One major cause of the housing bubble came from lenders that offered loan terms that proved to be too good to be true. Yet even after the difficult lessons of the financial crisis, at least one financial institution has come out with similarly attractive terms that have some worries about the potential ramifications on the recovering housing market.
In the following video, Motley Fool investment-planning editor Lauren Kuczala talks with longtime Fool contributor and financial planner Dan Caplinger about the latest no-money-down mortgage loans. Dan notes that although having no equity in your home does leave you with less incentive to stay current on a mortgage, there are some key differences between these loans and the mortgage products that major banks used during the mid-2000s. Moreover, with the lender in this case keeping the mortgages on its books, the threat to government-sponsored Fannie Mae and Freddie Mac is nonexistent.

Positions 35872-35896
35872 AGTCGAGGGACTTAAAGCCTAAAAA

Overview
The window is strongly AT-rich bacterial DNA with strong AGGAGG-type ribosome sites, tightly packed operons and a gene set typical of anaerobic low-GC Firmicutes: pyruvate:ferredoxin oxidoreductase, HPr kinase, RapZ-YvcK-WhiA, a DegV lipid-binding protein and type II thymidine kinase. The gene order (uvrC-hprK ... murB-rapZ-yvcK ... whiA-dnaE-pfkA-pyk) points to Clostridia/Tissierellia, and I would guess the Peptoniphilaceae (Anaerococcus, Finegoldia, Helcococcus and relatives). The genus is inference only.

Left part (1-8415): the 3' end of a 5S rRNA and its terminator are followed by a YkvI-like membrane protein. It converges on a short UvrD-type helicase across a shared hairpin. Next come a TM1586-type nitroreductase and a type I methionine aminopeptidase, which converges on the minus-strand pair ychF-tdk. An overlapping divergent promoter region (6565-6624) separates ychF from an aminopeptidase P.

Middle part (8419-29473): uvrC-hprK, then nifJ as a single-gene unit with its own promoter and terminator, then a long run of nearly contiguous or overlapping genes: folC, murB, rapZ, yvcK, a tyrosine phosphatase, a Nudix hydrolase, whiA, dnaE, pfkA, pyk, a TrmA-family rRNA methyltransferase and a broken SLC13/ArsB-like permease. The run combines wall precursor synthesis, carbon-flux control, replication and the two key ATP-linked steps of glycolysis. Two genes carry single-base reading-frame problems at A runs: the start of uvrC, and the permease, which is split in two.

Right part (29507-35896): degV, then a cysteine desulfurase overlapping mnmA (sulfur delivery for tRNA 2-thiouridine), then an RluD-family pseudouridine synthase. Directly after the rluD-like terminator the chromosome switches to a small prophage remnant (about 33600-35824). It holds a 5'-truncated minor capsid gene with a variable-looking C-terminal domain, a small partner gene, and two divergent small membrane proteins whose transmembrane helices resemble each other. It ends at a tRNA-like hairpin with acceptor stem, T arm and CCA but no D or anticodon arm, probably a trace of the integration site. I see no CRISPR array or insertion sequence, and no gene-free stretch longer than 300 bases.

Editor's note: The volume levels in some segments of the video are low. We apologize for the inconvenience.
Fool contributor Dan Caplinger owns warrants on Wells Fargo, JPMorgan Chase, and Bank of America. You can follow Dan on Twitter: @DanCaplinger. Lauren Kuczala has no position in any stocks mentioned. The Motley Fool recommends Wells Fargo and owns shares of Bank of America, Citigroup, JPMorgan Chase, and Wells Fargo. Try any of our Foolish newsletter services free for 30 days. We Fools don't all hold the same opinions, but we all believe that considering a diverse range of insights makes us better investors. The Motley Fool has a disclosure policy.